Is it possible to measure the costs and benefits of migration? Are economists biased about the topic of migration? What are the current frontiers of labour economics? How to make good policy from an economic analysis?
Conversation with George J. Borjas, the Robert W. Scrivner Professor of Economics and Social Policy at the Harvard Kennedy School.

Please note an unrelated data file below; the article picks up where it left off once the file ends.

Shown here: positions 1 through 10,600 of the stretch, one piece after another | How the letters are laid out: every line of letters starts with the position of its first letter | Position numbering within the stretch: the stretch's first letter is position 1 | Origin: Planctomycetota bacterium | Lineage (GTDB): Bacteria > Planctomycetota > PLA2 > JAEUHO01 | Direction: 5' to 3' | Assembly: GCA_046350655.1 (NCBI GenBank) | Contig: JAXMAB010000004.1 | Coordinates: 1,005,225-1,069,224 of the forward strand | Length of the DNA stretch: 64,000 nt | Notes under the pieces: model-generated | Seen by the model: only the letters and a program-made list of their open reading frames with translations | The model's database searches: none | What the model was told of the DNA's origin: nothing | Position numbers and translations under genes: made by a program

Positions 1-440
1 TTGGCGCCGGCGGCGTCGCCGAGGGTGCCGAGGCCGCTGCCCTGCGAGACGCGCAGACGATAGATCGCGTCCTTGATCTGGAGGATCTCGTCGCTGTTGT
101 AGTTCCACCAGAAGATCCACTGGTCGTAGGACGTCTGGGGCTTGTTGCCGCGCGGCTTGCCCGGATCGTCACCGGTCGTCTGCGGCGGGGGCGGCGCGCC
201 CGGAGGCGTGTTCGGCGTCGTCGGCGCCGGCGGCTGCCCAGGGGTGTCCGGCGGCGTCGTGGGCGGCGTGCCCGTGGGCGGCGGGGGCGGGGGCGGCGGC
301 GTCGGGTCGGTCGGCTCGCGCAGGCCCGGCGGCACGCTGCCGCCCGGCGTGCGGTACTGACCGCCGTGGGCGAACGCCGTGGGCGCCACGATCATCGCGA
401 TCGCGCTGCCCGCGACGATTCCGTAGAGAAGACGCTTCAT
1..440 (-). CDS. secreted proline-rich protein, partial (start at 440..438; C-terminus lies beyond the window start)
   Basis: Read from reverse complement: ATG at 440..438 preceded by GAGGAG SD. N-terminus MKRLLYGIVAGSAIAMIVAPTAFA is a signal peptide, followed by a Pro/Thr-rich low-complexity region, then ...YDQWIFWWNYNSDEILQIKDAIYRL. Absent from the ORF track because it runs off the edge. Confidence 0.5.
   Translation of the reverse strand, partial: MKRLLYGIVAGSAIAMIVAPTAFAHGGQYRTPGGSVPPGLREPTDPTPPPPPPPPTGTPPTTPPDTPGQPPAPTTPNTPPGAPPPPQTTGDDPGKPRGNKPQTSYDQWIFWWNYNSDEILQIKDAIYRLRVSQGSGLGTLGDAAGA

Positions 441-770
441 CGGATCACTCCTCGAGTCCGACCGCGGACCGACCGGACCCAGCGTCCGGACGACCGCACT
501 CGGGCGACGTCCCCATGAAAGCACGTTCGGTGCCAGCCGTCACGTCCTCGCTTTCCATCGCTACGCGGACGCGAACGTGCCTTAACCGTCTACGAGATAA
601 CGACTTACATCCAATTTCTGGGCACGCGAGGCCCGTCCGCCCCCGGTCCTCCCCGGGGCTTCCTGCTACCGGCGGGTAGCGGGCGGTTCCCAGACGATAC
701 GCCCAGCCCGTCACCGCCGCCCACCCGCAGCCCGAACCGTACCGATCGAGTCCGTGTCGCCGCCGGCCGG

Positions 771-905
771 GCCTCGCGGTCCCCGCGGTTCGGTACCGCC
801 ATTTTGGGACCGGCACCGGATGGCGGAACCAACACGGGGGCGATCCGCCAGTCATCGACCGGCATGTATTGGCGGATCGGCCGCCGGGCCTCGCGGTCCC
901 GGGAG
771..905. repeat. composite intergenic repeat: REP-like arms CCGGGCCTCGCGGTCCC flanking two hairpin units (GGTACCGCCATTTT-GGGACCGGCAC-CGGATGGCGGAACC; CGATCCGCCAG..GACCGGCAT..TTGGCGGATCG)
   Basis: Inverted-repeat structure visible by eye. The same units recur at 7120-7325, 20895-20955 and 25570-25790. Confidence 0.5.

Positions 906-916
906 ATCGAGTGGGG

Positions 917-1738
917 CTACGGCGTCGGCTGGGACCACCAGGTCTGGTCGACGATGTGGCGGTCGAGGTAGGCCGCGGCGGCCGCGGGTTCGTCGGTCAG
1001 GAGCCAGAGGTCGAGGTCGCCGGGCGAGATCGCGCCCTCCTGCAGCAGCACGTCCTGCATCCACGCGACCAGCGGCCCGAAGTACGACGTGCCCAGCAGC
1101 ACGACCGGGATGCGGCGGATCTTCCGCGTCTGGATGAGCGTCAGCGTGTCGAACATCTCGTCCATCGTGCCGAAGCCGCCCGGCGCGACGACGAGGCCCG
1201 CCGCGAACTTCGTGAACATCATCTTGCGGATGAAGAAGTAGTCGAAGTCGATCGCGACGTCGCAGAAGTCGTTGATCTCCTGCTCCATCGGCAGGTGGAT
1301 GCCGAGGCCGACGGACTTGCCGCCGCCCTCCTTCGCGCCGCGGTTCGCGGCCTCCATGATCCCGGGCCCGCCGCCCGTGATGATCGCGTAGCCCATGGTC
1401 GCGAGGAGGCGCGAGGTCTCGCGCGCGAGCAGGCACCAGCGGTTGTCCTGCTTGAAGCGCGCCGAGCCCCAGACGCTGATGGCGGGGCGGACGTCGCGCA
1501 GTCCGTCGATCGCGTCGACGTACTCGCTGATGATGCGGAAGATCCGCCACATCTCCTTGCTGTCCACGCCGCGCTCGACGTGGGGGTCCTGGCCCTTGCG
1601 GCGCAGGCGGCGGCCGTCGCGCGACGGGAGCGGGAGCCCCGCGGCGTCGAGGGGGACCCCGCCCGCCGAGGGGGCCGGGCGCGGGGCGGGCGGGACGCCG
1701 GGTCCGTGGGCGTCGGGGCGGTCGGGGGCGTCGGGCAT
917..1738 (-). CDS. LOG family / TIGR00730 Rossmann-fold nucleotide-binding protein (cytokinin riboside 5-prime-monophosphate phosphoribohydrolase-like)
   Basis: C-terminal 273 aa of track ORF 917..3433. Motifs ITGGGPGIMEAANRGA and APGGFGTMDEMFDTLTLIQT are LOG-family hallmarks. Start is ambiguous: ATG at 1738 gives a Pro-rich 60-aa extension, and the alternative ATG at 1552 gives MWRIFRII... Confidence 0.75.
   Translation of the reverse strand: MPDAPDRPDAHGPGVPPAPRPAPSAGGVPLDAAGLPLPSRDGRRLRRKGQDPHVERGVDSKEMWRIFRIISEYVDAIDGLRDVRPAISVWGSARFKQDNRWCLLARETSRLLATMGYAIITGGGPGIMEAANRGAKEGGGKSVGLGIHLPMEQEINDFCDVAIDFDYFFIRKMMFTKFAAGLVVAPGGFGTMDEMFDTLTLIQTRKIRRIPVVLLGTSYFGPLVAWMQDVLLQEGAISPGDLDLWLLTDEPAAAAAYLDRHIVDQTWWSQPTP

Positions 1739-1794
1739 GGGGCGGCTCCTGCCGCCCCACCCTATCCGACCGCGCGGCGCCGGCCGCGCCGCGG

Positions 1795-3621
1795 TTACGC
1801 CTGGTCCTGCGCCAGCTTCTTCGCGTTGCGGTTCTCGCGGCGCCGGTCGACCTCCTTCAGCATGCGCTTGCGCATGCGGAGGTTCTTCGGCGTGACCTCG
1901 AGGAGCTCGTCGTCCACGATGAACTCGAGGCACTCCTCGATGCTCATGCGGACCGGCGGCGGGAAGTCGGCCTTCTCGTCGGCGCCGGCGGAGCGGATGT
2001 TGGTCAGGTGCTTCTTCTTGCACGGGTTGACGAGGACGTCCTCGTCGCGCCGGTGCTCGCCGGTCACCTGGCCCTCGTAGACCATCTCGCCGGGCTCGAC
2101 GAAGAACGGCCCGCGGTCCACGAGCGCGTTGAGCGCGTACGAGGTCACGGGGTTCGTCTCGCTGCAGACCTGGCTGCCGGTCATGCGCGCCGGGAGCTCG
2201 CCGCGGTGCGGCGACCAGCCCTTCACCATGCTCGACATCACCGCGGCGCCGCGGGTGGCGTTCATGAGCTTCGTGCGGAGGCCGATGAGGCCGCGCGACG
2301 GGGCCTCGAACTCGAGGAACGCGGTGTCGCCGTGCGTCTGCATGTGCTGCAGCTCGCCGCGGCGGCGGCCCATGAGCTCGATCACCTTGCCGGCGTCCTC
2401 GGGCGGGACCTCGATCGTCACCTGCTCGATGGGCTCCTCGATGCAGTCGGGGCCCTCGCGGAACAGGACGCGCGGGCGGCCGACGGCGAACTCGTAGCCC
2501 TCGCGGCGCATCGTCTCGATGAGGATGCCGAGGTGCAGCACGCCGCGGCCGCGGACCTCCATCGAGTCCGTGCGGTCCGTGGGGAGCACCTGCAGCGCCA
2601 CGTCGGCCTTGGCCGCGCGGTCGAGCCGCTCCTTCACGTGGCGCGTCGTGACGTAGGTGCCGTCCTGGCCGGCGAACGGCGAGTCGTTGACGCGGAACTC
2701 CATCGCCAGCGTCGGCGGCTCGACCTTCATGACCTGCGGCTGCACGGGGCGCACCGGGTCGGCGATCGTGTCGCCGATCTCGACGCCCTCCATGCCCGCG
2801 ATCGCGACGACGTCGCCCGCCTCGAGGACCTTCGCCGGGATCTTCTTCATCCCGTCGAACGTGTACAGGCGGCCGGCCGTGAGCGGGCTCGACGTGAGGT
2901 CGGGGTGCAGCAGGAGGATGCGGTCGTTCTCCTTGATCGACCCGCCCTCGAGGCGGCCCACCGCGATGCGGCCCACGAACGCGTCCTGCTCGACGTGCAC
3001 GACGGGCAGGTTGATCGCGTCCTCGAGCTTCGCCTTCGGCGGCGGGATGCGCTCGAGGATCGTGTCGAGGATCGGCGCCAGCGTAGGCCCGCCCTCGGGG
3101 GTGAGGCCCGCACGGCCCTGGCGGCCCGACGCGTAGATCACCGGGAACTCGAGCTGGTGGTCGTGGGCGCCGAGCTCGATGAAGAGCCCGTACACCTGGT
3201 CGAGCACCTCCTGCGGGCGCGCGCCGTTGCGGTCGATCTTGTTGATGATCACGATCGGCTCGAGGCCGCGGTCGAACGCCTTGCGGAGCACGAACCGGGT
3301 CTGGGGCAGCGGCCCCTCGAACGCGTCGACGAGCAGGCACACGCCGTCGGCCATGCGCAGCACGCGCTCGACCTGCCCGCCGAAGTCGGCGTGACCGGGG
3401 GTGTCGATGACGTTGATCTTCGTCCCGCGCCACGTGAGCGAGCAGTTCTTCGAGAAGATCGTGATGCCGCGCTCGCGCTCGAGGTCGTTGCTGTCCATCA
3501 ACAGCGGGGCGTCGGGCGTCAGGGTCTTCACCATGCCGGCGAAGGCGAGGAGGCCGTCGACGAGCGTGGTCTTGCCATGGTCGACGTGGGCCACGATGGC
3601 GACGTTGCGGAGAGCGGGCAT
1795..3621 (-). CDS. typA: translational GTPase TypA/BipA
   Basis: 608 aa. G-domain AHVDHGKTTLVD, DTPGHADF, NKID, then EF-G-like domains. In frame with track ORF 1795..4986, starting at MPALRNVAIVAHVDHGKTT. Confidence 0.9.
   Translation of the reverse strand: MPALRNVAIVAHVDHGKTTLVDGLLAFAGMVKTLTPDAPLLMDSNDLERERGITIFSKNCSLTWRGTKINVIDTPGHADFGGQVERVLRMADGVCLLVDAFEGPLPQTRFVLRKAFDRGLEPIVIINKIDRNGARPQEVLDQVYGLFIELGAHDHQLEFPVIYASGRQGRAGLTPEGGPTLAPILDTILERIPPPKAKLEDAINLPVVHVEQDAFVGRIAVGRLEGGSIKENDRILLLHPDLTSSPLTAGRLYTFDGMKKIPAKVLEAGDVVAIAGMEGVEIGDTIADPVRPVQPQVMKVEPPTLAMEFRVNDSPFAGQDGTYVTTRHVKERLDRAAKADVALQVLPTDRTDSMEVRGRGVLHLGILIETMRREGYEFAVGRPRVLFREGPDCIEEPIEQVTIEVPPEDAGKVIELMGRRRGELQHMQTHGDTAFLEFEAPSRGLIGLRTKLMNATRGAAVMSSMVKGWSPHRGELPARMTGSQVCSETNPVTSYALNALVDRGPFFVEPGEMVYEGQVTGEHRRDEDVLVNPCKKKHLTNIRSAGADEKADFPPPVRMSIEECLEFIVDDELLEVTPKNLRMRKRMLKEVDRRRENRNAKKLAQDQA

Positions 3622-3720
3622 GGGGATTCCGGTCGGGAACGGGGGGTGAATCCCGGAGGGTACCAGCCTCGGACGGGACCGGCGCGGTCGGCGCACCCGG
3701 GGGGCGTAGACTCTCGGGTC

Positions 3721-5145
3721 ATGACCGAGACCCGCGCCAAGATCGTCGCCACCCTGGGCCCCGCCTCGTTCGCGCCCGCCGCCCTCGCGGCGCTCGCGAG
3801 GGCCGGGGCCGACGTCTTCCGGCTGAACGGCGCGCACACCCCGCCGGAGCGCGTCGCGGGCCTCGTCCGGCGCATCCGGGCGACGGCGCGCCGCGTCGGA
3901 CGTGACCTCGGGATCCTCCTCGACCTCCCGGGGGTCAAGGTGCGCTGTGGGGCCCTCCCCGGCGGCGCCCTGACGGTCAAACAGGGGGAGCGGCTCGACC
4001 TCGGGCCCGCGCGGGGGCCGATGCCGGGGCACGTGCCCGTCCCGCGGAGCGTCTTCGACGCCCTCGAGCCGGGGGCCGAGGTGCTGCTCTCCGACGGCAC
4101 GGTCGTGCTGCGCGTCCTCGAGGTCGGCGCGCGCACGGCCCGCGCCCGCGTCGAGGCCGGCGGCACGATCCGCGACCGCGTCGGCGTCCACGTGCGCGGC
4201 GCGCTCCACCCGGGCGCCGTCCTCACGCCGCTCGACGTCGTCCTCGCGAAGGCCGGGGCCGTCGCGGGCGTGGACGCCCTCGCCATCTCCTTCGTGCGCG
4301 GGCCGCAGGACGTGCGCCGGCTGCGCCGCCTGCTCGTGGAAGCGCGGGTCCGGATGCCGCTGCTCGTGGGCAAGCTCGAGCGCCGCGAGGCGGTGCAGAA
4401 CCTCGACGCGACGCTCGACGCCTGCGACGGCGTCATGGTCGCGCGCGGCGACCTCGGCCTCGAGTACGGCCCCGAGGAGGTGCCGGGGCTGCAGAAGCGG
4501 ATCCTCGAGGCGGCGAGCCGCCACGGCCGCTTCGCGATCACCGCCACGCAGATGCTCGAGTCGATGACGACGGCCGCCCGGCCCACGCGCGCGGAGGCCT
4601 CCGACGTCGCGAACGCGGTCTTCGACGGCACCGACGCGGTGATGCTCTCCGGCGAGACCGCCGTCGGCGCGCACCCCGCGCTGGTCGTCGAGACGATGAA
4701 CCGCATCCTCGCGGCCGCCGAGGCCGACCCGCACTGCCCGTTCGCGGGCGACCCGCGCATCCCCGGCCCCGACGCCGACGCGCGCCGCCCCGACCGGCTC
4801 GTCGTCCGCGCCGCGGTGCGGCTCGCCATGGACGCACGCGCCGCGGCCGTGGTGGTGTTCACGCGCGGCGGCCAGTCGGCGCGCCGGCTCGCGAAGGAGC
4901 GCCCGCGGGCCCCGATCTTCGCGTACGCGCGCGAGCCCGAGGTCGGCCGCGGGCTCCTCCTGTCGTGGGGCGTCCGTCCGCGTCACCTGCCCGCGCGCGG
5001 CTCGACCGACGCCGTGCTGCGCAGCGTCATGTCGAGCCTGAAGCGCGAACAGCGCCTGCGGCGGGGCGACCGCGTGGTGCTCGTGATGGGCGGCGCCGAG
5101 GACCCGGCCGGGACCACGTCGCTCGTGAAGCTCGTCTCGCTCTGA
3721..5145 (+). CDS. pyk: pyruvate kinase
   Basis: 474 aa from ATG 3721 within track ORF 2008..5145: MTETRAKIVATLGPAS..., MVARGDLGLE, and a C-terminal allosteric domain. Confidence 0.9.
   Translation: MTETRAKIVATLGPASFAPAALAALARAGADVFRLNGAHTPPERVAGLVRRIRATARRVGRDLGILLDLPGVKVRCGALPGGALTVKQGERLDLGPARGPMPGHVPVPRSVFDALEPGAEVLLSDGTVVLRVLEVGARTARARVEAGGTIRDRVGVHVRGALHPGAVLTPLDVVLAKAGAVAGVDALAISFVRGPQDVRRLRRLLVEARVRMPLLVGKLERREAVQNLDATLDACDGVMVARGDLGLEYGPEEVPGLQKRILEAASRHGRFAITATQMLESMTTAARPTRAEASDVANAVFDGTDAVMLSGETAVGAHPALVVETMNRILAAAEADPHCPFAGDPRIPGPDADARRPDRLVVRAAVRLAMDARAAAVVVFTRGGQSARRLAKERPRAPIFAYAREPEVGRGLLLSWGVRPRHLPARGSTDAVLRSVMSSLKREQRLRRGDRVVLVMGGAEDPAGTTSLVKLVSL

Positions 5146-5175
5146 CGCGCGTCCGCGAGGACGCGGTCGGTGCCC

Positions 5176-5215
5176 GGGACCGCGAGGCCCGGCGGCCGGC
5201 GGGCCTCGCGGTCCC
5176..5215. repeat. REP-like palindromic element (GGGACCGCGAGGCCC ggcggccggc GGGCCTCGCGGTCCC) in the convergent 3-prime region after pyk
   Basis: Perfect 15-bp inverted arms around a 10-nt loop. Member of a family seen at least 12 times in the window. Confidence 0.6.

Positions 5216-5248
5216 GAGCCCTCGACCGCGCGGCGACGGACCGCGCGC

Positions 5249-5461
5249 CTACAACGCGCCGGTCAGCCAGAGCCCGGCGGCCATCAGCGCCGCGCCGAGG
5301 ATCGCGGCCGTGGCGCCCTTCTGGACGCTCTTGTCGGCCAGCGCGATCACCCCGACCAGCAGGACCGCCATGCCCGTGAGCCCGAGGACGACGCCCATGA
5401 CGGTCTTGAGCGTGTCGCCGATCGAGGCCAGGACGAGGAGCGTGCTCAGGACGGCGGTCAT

Professor Borjas was awarded the IZA Prize in Labor Economics in 2011. He is a Research Associate at the National Bureau of Economic Research and a Research Fellow at IZA. Professor Borjas is the author of several books, including Immigration Economics (Harvard University Press, 2014), Heaven's Door: Immigration Policy and the American Economy (Princeton University Press, 1999), and the widely used textbook Labor Economics (McGraw-Hill, 2016), now in its seventh edition. His latest book is We Wanted Workers: Unraveling the Immigration Narrative, published by W. W. Norton in Fall 2016. He has also published over 150 articles in books and scholarly journals. His professional honors include citations in Who's Who in the World and Who's Who in America. Professor Borjas was elected a fellow of the Econometric Society in 1998 and a fellow of the Society of Labor Economists in 2004. In 2016, Politico listed Professor Borjas #17 in the list of the 50 "thinkers, doers and visionaries transforming American politics...For telling it like it really is on immigration." He received his Ph.D. in economics from Columbia University in 1975.